Marchand: The future doesn’t look good. The Rays are magicians in how they run their franchise, but David Price spoke for his teammates last year when he lamented how empty the Trop was when the Rays were clinching the division. It is the location that is the problem. If there is not a new stadium, then the Rays may have to go elsewhere or be contracted.

Will the Mets owners’ financial troubles overshadow this season?
Witrado: Absolutely. The team stood still this offseason because of those troubles and it is simply in a hope-to-contend mode and if it does not, then don’t expect any upgrades. The team has already eaten big contracts before the season started and could do more of that during the season.
Marchand: There is no doubt that the Wilpons’ financial troubles will not only overshadow the Mets’ season, but it will define it. Unless in the unlikely event the Mets somehow contend for the division or the wild card, the financial question will be raised in every move the Mets make from Francisco Rodriguez’ usage (he has a $17.5 million option that kicks in if he finishes 55 games) to if they will trade free-agent-to-be Jose Reyes, to any other noticeable financial shortcuts the team takes.
Sporting News’ Stan McNeal: If they win, the financial troubles will become secondary to what happens on the field. If they lose, financial troubles will remain on the media's front burner. They likely will try harder to trade high-salaried players such as Carlos Beltran. If they trade David Wright, we'll know just how serious the financial troubles are.


The McCourts' legal battle over ownership of the
Dodgers will continue into regular season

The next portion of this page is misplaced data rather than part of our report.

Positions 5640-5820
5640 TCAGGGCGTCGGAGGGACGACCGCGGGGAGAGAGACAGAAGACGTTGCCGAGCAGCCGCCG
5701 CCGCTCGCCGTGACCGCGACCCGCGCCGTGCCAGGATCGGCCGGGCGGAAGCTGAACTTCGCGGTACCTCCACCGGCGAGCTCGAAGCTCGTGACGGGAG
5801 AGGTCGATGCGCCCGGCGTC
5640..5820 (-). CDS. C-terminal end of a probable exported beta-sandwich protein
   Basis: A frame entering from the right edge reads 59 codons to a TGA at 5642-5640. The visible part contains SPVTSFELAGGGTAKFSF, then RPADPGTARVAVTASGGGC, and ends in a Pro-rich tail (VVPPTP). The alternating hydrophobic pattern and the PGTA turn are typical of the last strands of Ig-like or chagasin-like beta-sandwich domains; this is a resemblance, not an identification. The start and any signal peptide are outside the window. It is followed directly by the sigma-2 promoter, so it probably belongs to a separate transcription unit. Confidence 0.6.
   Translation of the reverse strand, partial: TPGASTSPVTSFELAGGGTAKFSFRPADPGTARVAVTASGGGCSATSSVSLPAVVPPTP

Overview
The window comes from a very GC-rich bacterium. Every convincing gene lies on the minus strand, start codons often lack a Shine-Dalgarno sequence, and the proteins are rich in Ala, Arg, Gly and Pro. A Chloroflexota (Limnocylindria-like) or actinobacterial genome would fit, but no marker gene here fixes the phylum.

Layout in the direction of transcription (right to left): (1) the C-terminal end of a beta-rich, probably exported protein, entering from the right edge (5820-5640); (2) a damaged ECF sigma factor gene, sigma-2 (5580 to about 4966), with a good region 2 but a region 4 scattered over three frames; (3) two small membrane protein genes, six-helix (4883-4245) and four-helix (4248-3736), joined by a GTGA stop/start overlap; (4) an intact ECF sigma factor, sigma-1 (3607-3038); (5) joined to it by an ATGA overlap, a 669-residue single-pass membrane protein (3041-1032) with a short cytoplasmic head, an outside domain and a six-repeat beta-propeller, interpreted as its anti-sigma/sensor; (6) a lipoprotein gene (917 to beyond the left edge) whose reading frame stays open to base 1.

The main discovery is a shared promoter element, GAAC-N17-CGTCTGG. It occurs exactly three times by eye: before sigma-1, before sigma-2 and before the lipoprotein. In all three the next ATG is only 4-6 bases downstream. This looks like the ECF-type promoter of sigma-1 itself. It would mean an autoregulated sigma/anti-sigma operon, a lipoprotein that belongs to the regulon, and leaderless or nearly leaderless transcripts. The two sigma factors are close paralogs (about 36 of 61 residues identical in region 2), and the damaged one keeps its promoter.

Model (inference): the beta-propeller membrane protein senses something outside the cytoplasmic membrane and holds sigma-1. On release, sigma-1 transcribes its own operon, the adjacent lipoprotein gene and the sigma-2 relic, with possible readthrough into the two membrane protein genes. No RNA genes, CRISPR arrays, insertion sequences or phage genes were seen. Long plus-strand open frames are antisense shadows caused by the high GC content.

Q: How much of an impact, if any, has the McCourts' divorce and subsequent ownership battle played in the Dodgers' offseason?

Verducci: I don't see much of a short-term impact in baseball operations, though long-term investments, such as long-term contracts and international signings, could be compromised.

Shaikin: The Dodgers increased their payroll significantly from last season, and they were active in free agency. They stayed out of the bidding for the marquee free agents, including Carl Crawford and Cliff Lee, but even before the divorce, the Dodgers had not signed any players to $100 million contracts under McCourt ownership. The Dodgers won't say how far their season-ticket sales have fallen, but it would be difficult to separate the impact of the divorce proceedings from the impact of a lousy season in 2010. Ultimately, the issue might be one of perception: If the Dodgers play well and fans stay away, would that indicate fans are tired of the McCourts and anxious for new owners? Or, if the Dodgers play poorly, would fans blame not just the manager and general manager but the ownership?

Q: A’s Owner Lew Wolff has previously denied his interest in buying the Dodgers should they be available for sale. Do you think he would change his mind if no ballpark option is found for his team in the next year?   

Verducci: He is focused on San Jose. I think he will have to explore other options if the door closes on moving there.